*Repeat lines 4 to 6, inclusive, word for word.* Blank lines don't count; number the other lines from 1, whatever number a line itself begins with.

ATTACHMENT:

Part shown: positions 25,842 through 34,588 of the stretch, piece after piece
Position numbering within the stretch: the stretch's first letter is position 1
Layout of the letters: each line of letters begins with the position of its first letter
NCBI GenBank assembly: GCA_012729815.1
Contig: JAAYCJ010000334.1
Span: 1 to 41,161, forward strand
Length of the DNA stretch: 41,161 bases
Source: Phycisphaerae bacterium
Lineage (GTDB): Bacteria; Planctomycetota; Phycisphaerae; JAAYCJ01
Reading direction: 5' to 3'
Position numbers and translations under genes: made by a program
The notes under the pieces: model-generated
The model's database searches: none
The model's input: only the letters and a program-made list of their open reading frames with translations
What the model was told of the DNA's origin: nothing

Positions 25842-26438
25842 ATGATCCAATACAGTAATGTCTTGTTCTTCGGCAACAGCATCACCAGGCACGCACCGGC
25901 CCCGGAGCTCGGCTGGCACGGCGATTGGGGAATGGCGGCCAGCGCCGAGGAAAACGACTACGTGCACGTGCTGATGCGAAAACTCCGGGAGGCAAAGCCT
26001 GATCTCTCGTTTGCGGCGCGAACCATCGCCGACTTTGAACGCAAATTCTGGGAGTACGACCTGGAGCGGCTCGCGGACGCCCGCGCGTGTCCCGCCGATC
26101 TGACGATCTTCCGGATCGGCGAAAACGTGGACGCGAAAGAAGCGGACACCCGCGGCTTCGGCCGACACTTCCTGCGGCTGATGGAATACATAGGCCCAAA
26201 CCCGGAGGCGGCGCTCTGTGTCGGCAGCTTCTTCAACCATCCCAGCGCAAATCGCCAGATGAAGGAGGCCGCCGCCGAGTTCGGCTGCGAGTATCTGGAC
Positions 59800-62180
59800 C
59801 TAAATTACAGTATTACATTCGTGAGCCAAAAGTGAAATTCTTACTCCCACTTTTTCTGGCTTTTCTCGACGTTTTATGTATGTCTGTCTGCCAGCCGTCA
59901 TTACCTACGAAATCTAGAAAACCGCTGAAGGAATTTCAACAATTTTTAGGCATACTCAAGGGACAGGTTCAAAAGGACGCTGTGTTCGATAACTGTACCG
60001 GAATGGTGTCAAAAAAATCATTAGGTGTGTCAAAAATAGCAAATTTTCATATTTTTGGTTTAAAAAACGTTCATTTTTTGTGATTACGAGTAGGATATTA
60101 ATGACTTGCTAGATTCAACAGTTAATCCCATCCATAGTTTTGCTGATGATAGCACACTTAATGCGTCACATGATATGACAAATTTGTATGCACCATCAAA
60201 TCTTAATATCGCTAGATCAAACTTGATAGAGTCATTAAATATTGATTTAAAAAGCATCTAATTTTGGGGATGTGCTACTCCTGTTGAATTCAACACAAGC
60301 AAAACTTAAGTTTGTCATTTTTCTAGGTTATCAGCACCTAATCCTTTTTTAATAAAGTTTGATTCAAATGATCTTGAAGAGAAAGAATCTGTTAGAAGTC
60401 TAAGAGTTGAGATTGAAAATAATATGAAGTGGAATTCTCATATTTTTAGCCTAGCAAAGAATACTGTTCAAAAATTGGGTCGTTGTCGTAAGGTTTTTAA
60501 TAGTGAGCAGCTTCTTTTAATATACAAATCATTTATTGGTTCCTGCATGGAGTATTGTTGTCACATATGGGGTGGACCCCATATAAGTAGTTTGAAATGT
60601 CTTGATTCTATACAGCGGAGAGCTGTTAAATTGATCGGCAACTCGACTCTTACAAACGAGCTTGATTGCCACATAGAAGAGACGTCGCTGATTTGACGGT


NCBI GenBank assembly: GCA_012729815.1
Contig: JAAYCJ010000334.1
Span: 1 to 41,161, forward strand